One particular problem that illustrates the progression of solution techniques for floating plate problems is that of the scattering of incoming ocean waves by shore-fast sea ice, modelled by a semi-infinite sheet of ice. The first attempt at a solution was by Weitz and Keller 1950 who solved a simplified problem by using the Wiener-Hopf technique to obtain an extremely simple expression for the modulus of the reflection coefficient, $\displaystyle{ R }$. This formula is given by
$\displaystyle{ R=\frac{\alpha_0-k_0}{\alpha_0+k_0} }$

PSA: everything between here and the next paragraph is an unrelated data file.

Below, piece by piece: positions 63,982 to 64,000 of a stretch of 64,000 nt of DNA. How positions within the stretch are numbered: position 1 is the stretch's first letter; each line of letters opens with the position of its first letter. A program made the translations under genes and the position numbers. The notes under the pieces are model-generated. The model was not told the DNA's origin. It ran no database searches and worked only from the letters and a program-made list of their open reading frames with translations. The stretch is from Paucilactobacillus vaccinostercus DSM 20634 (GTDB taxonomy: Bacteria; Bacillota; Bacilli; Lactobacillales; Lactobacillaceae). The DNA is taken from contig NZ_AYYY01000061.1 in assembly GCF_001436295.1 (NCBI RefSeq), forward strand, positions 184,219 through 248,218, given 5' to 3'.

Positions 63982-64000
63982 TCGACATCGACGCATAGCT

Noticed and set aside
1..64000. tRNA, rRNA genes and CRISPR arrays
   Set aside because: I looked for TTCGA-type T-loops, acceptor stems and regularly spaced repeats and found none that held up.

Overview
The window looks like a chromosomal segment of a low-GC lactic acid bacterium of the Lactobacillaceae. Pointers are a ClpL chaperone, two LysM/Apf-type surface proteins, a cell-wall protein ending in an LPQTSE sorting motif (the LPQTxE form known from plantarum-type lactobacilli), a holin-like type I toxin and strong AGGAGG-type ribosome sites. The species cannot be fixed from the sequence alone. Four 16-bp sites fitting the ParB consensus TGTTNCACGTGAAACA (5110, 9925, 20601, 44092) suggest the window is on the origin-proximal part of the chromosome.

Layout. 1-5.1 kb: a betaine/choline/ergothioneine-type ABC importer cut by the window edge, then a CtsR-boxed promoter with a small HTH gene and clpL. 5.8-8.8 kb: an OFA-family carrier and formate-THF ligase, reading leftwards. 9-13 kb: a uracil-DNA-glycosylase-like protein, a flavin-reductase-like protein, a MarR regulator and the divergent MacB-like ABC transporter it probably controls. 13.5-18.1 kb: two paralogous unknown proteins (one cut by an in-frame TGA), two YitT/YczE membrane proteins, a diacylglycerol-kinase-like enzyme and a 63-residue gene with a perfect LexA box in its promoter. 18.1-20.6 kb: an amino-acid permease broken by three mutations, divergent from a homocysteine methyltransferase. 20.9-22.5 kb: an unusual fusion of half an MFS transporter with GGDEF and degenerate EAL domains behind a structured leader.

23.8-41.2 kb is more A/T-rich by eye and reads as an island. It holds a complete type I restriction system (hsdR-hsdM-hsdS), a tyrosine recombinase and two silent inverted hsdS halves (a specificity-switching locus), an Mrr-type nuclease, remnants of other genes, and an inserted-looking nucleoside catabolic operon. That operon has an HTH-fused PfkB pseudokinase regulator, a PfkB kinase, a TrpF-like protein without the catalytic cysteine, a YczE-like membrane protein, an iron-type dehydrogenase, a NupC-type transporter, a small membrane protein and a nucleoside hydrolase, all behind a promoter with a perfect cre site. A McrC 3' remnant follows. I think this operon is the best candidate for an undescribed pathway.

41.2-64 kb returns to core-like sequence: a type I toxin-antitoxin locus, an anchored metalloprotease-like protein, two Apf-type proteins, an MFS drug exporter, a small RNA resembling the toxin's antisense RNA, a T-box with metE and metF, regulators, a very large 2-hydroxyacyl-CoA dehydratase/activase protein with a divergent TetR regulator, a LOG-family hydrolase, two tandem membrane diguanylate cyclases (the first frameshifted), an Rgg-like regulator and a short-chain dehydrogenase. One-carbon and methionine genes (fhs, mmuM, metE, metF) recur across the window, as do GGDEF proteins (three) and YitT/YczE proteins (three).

where $\displaystyle{ \alpha_0 }$ and $\displaystyle{ k_0 }$ are the wavenumbers of the propagating waves in the water and in the ice respectively (both are real), and was pointed out by both Shapiro and Simpson 1953 and Keller and Weitz 1953. (Note that although Wadhams 1986 showed that there is an error in the paper by Shapiro and Simpson 1953, their formula for $\displaystyle{ R }$ is still valid as that mistake only pertained to an energy conservation theorem and an expression for the modulus of the transmission coefficient.) Their solution was obtained by ignoring the elastic properties of the ice, and simply modelling the ice as a collection of independent point masses. This model is referred to as the "mass loading model", which, although somewhat inaccurate for ice sheets (for example it predicts that wavelengths should shorten on moving from water into ice, Squire et al. 1995), has proved reasonably successful for wave propagation through frazil or pancake ice (Wadhams and Holt 1991). It effectively reduces the order of the thin plate boundary condition from five to one, eliminating the need to apply additional conditions at the ice-edge.